Stoneage Ramblings

By John R. Stone

A couple of Saturdays ago we got in the car and headed out for a “let’s go see how this area is doing” road trip. We do this every month or two, just poke around the area for part of a day.

That day’s trip was west. We headed up to Hoffman, then over to Wheaton then south to Browns Valley and Ortonville, then back home, maybe 200 miles in all.

 It was interesting to see how quickly the farm fields had gone from full of drying crops to black. In fields where there was still work going on the tractors were huge but then west of Hoffman the farm fields are large. Tractors were tracked or all wheel drive, tillage equipment was very wide and where harvesting was taking place semis were parked in the fields.

I remember coming to Pope County in the early 1970s and taking the seasonal farm pictures for this paper. Everything was smaller then, farmers used gravity boxes instead of semis to haul grain. But yields were lower then, too. Back then 100 to 125 bushels of corn per acre was a good crop. I have heard a couple of reports from reliable sources that some farms were getting 260 to 270 bushels per acre this year which was kind of a surprise given the late start most farmers got with our very wet spring.

With the smaller equipment and smaller farms I could go out and find somebody working in just about every field on a nice day for a picture. Now crews come in and harvest a crop, collect whatever residue they wish to keep and turn the field black almost overnight.

From Wheaton to Ortonville one drives along Lake Traverse and Big Stone Lake. Those two lakes represent around 50 miles or more of the state’s border with South Dakota. There are a few places where one is away from the lake, like the jog through Beardsley and there are few places where one is really close to the lake.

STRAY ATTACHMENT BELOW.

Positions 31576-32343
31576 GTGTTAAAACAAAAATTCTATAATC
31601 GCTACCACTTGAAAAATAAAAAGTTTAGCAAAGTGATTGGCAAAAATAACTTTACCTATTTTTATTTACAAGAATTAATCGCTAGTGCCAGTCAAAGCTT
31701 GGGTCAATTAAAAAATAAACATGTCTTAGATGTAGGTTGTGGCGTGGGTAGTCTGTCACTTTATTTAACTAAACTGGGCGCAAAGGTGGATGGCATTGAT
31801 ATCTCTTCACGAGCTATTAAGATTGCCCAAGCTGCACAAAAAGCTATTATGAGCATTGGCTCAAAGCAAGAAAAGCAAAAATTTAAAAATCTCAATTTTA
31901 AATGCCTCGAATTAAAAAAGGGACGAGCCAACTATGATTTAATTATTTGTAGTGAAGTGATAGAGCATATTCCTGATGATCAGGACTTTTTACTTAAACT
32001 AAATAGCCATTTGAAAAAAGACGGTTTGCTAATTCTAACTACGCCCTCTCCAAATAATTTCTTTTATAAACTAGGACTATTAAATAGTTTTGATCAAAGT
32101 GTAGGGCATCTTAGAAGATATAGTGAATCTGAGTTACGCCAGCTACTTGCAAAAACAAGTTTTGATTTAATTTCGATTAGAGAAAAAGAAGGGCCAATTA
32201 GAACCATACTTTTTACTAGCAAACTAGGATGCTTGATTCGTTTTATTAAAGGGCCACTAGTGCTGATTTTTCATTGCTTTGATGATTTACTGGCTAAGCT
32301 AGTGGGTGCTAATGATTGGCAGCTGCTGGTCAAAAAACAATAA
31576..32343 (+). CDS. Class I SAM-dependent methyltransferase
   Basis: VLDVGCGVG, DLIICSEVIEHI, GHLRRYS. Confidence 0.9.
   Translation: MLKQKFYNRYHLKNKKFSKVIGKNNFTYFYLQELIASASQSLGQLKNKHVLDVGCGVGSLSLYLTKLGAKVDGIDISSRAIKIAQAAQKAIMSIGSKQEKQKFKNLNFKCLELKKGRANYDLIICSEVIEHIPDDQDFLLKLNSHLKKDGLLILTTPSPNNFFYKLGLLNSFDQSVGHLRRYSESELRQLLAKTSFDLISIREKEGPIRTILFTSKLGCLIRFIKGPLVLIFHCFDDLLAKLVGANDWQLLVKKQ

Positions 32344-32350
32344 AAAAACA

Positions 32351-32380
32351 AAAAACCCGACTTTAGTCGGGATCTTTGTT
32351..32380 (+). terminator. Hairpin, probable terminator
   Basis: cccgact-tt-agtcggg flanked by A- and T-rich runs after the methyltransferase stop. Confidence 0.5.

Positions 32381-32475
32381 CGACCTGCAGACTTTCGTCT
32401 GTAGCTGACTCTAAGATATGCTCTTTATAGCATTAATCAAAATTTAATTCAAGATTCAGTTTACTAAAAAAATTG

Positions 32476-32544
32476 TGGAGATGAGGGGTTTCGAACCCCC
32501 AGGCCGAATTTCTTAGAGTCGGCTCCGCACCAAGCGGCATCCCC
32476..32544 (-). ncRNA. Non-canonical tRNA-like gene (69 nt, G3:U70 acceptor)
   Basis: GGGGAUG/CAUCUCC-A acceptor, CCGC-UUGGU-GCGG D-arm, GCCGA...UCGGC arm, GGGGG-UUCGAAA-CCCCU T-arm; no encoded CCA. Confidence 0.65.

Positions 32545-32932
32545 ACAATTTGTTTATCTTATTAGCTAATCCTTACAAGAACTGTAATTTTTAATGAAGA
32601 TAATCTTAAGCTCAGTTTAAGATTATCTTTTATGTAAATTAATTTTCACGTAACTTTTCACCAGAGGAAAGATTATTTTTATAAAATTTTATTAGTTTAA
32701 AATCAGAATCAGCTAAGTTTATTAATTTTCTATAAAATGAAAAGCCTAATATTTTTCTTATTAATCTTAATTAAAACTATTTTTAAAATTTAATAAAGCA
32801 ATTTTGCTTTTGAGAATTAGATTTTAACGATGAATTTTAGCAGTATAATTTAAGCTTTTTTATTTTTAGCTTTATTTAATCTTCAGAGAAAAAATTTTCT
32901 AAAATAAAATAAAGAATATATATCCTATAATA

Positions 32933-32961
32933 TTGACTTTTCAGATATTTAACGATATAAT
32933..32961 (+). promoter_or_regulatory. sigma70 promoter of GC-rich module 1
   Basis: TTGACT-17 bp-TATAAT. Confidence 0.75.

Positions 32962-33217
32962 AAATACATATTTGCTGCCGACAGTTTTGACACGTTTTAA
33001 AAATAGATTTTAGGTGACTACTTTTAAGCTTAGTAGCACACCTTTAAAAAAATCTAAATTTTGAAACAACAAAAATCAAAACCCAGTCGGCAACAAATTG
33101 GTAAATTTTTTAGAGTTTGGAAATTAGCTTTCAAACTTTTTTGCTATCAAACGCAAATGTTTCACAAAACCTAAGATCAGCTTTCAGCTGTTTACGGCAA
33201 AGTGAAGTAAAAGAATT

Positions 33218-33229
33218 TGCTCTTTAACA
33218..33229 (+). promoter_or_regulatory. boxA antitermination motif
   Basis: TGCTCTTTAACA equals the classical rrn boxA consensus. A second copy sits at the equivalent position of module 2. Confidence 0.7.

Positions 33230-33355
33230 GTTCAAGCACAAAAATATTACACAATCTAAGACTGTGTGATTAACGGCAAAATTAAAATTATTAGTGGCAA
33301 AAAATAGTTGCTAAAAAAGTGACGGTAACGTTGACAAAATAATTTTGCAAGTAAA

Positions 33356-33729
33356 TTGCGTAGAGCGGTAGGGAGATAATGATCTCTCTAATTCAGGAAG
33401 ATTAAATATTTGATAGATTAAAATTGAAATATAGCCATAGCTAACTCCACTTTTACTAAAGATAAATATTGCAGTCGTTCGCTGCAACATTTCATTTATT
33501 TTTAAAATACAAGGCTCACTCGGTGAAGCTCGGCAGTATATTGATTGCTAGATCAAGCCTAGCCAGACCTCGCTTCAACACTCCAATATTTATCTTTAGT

At Browns Valley one is at the north-south Continental Divide, water leaving Lake Traverse flows north, water south of town flows south to Big Stone Lake. It was interesting while driving along those two lakes to see the development on both sides, South Dakotans like water just as we do.

 Minnesota State Highway 7 starts just east of Beardsley, we lived further down on that same highway in Minnetonka when I was growing up in the 1950s.

While in Ortonville we decided to see if we could find the lake outlet. The lake outlet is the start of the Minnesota River.

Sure enough, just where Highway 12 crosses to South Dakota is a dam just north of the highway with adjustable gates to let water out of Big Stone Lake. These days just a trickle was being allowed through one or two of the lift gates that hold the water back. The first few hundred feet of the Minnesota River were pretty dry!

There’s a museum on the east side of Ortonville at the intersection of Highway 12 and 75. It was closed so we looked at some of the outside exhibits. One was a riverboat that once served on the lake. There was also a granite saw used to carve blocks of granite for tombstones and other monuments. I’m not sure how the saw worked but it could handle an 8’ by 8’ by 12’ hunk of granite, which would weight about 80 tons according to an information plaque. There was also a log cabin, school and church like we have at the Pope County Museum.

I think both Highway 27 west of Hoffman and Highway 29 between Benson and Starbuck got some surface work done this past year. Both were improved.

Of course to start that trip I had to drive over the new Highway 29 bridge over the railroad tracks just north of Glenwood. It was a nice change from the stop sign and the occasional train blocking the roadway!

The next day, heading to church, there was a train sitting on the tracks. No waiting anymore, we just went over the bridge and on our way!